The next morning was another dive on "The Whale". This time we were allowed to go deeper. I got around 23m, but it was essentially the same dive as the previous day. The only extra attraction was that there is a swim through around the 21m region. After this dive, we finally moved to a new location called Pellowe Reef. We only did one dive here. It was quite shallow and there were loads of small overhangs with squirrelfish in them.
Then the boat moved to Flynn Reef and a site called Gordon's Mooring. The highlight of the next dive was 3 large barracuda, which were hanging around the mooring line at the end. That night we stayed in the same place to do our night dive. There were loads of shrimps, their eyes glowing in my torch beam, as well as squirrelfish and a large turtle sleeping in an overhang.
On the final day, we stayed moored at the same spot on Flynn Reef and the first dive was to a site called "Little Tracy's Bommie". This meant we had to navigate in a different direction to find the bommie in about 18m. Although the first part of the dive was different, we still finished up in the same shallow area as the previous three dives. People were starting to make jokes about recognising the fish. This dive was one of the better ones though, because I saw a large shoal of buffalo wrasse and a turtle. My buddies managed to miss the buffalo wrasse, mainly because they insisted on swimming off too fast, rather than taking things slowly and having a good look around. We also managed to get a bit lost on this dive, which I deny all responsibility for because I wasn't leading. We surfaced a reasonable distance from the boat. It would have been swimmable except there were some jellyfish in the water. They were of the non-lethal variety, but they still hurt. One stung me on the arm, but it didn't leave any mark on the skin. So we signalled to the boat and they came to pick us up in the small outboard.
After the first dive, I decided my sinuses had had enough and skipped the next two. So in the end I did 8 out of the possible 11 dives. The schedule on the last day is fairly hectic with a dive at 7am, 9am and 11am, so I don't think I would have done all three even if I'd felt OK.
In general, I did find the diving with Pro Dive a bit disappointing. The coral was nice, and the viz was always 20m or better, but the fish life wasn't that good. There certainly wasn't that much big stuff around, and I didn't see a single whitetip reef shark. On previous trips to the GBR, I've seen them quite regularly. Someone else on the boat did see them, but it was while they were snorkelling, rather than diving. There were no big schools of fusiliers or trigger fish either. I think this is because they don't dive anywhere where there is a significant current. This is apparently for safety reasons, but it really does impact the quality of the diving. That said, I would think that Open Water students would be more than happy with the diving and Pro Dive are probably a good school to do your course with.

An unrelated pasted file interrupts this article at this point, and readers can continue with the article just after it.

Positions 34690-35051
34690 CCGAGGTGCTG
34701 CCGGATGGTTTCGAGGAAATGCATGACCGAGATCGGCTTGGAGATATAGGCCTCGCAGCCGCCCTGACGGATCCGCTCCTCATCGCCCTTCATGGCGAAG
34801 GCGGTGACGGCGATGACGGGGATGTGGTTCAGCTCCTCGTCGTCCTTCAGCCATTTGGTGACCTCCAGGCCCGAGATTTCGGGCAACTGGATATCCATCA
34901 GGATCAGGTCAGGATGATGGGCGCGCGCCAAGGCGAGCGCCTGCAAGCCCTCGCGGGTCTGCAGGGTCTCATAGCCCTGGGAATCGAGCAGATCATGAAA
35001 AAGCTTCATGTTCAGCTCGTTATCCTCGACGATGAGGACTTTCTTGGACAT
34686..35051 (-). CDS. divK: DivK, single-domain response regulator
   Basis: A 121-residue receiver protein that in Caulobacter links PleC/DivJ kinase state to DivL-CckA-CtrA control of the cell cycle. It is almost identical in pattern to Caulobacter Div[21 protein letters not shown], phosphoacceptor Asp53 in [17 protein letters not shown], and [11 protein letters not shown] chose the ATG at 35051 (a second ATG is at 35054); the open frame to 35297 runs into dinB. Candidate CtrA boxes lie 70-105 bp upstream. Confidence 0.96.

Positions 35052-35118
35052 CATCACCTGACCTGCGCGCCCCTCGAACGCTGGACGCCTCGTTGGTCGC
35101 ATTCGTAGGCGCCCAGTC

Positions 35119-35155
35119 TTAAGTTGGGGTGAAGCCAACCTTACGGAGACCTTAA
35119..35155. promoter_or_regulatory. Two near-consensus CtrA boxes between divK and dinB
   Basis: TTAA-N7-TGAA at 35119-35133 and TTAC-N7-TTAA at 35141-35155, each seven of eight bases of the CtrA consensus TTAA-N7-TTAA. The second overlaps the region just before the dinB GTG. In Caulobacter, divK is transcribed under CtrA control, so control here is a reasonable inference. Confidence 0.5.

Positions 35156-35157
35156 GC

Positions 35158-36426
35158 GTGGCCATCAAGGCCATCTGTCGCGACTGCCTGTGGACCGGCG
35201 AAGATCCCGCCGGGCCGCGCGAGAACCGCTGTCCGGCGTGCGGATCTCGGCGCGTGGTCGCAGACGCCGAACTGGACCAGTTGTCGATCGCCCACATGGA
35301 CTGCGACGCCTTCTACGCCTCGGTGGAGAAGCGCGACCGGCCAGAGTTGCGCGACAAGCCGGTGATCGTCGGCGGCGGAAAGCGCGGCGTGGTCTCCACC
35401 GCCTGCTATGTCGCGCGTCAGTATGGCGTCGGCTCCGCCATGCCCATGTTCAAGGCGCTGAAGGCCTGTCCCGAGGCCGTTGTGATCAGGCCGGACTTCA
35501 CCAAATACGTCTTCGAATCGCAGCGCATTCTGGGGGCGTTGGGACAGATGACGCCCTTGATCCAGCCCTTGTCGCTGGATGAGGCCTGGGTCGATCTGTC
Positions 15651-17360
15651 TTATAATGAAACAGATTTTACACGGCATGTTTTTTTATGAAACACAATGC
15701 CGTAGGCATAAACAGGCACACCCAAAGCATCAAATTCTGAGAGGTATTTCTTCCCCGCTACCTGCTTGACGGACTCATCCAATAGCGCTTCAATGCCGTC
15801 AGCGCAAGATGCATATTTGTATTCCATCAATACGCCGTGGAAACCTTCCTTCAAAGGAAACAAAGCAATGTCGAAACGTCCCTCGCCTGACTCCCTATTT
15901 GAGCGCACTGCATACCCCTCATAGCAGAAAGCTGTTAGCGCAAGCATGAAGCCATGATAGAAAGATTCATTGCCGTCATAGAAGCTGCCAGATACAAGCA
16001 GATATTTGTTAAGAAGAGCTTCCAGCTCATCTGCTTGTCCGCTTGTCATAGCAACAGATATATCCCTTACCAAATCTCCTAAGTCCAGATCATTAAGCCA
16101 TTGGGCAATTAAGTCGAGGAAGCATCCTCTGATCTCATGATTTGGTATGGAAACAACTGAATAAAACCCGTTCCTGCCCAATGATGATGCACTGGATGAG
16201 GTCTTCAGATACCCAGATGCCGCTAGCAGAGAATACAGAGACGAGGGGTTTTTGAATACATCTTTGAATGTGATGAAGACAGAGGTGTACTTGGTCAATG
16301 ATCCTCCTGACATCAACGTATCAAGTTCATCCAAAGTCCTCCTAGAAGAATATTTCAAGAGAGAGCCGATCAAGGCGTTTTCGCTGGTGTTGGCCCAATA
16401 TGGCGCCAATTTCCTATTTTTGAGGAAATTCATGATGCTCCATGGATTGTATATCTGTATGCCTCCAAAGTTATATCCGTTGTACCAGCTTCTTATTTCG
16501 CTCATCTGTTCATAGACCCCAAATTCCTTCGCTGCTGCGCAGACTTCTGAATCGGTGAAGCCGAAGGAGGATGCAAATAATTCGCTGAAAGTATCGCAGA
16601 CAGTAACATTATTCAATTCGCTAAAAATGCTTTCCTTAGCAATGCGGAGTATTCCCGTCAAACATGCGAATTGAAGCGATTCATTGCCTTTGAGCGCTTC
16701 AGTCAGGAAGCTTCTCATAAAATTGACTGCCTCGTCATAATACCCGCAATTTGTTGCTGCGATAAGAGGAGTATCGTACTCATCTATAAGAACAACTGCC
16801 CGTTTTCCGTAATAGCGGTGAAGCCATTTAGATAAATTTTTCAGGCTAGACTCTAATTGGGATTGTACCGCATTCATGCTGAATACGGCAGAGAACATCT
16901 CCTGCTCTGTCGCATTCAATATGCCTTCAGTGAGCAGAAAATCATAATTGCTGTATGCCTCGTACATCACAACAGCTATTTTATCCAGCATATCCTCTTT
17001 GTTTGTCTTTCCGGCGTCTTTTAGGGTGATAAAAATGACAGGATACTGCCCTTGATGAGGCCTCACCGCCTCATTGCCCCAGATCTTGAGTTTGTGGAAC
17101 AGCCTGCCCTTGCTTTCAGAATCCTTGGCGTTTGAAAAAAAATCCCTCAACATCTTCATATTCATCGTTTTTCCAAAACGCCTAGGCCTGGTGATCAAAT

The boat was very good and the food wasn't bad either. As well as 3 meals a day, there were also a couple of snacks during the day. Tea and coffee were available all the time. Beer and soft drinks were available for purchase. You weren't allowed to dive after drinking. The divemasters/instructors on the boat were a good crowd. I didn't find things too restrictive. The only day that depth limits were really strictly enforced was on the last day, when the three dives were all done in quite quick succession. The equipment was of a reasonable quality, and it was obviously replaced fairly frequently.
When we all got back, we met up for a meal and a few drinks in the Cock and Bull. Well I had a few drinks, some others had rather more. I wasn't that impressed with my steak. They overdid the chargrill bit and it had an overwhelming charcoal taste.